Literature in Puerto Rico  has historically revolved around national identity and the tension of being U.S. citizens in a Latino culture. Its literary heritage began to emerge in the mid-1800s, and among its earliest notable works was El Gibaro (1849) by Manuel Alonso y Pacheco. Part prose, part poetry, El Gibaro celebrated the simple life of Puerto Rico’s farmers, called jíbaros.
But the first writer to receive literary prominence was Alejandro Tapia y Rivera (1826–1882) of San Juan , a playwright and abolitionist who wrote many works, including biographical pieces on important Puerto Ricans such as Spanish admiral Ramón Power y Giralt, artist José Campeche, and the pirate Roberto Cofresí.
One of Puerto Rico’s early writers who was revered throughout the Caribbean and South America was Eugenio María de Hostos (1839–1903), a writer and educator who led civic-reform movements throughout Latin America. His seminal work is Peregrinación de Bayoán (1863), a work of fiction that illustrated injustices under the Spanish regime and called for independence from Spain.
After Puerto Rico  came under control of the United States, a new crop of writers, called the Generation of ’98, began to flourish. Fueled primarily by politics, several writers of this era combined the art of poetry with the craft of journalism. José de Diego (1867–1918) of Aguadilla and Luís Muñoz Rivera (1859–1916) of Barranquitas  were significant poets and journalists who fueled the island’s independence movement with their words. Diego, considered a precursor of the modernist movement in Puerto Rico, produced several books of poetry, including Pomarrosas, Jovillos, Cantos de Rebeldia, and Cantos del Pitirre. Rivera’s most significant work was a book of poems called Tropicales.
One of the most important writers of this era was Antonio S. Pedriera (1899–1939), whose work Insularismo examined how U.S. political control had affected Puerto Rican culture in the first 35 years.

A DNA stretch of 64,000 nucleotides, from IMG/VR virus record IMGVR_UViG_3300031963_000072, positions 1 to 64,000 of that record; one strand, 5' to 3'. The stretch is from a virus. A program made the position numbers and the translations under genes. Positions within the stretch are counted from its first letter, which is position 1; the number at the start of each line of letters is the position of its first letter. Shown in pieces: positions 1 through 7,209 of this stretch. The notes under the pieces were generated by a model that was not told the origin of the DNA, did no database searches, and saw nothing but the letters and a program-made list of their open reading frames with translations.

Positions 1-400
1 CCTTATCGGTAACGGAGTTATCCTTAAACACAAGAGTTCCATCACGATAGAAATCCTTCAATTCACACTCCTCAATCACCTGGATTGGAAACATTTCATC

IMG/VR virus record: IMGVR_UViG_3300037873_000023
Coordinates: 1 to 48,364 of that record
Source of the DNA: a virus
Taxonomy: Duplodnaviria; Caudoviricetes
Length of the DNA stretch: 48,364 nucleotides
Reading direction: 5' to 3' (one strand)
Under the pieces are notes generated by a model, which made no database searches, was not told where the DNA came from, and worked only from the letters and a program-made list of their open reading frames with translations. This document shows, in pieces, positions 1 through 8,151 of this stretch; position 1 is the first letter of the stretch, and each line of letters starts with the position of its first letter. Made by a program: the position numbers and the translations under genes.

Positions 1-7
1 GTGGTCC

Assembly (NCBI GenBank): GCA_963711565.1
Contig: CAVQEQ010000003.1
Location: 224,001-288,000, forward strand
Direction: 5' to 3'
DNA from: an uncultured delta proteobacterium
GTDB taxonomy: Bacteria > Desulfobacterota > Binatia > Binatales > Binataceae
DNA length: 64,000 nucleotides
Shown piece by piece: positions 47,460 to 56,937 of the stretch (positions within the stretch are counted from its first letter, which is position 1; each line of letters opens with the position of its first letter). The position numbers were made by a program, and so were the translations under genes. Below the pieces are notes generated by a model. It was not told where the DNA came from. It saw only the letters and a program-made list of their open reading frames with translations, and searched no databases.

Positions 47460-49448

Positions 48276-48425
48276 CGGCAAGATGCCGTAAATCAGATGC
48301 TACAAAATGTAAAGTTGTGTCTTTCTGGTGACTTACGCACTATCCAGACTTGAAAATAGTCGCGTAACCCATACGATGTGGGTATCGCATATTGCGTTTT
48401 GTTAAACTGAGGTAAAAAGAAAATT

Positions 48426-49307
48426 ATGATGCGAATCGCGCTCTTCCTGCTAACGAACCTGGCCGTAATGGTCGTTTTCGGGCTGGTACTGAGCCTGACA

In the 1940s, there was a mass migration of Puerto Ricans to the United States—primarily New York City—and the island’s literature took a significant shift reflecting that phenomenon. Suddenly there was an output of work by Puerto Rican immigrants who found themselves grappling with issues of dual identity. In 1951, Playwright René Marqués (1919–1974) of Arecibo wrote his most critically acclaimed play, The Oxcart, which chronicled the mass exodus of Puerto Ricans to New York City. Also noteworthy is A Puerto Rican in New York (1961) by Jesús Colón (1918–1974), who was born in Cayey  but grew up in the United States.
The 1960s and 1970s saw the birth of a literary movement called Nuyorican literature. Nuyorican is the name given to New Yorkers of Puerto Rican heritage. Some of the most notable writers of this movement were Piri Thomas, author of Down These Mean Streets (1967), and Nicholasa Mohr, who wrote Nilda (1973), both of which dealt with life in the urban barrios of New York City. By the 1980s, the Nuyorican movement exploded on the spoken-word scene with work that had a strong political message. New York’s Nuyorican Poets Café was and still is the epicenter of this movement, providing a forum for such celebrated poets as Ponce-born Pedro Pietri (1944–2004), for whom a street in New York City was recently named, and New York–born Felipe Luciano, founder of the Young Lords activist group. Also once a regular at Nuyorican Poets Café was Gurabo-born Miguel Piñero (1946–1988), who was a playwright and actor. His play Short Eyes, about life in prison, won the New York Drama Critics Award for Best American Play in 1974. His life was depicted in a film starring Benjamin Bratt called Piñero.
Puerto Rican literature continues to flourish today thanks to many contemporary writers living on the island and in the United States, including poet Victor Hernández Cruz and novelists Esmeralda Santiago, who wrote When I Was Puerto Rican (1993) and El Amante Turco (2005), and Ernesto Quiñonez, author of Bodega Dreams (2000) and Chango’s Fire (2004), among others.
For an excellent survey of Puerto Rican literature, read Boricuas: The Influential Puerto Rican Writings, an Anthology (Ballantine, 1995), featuring excerpts of works by some of the writers mentioned here, as well as many others.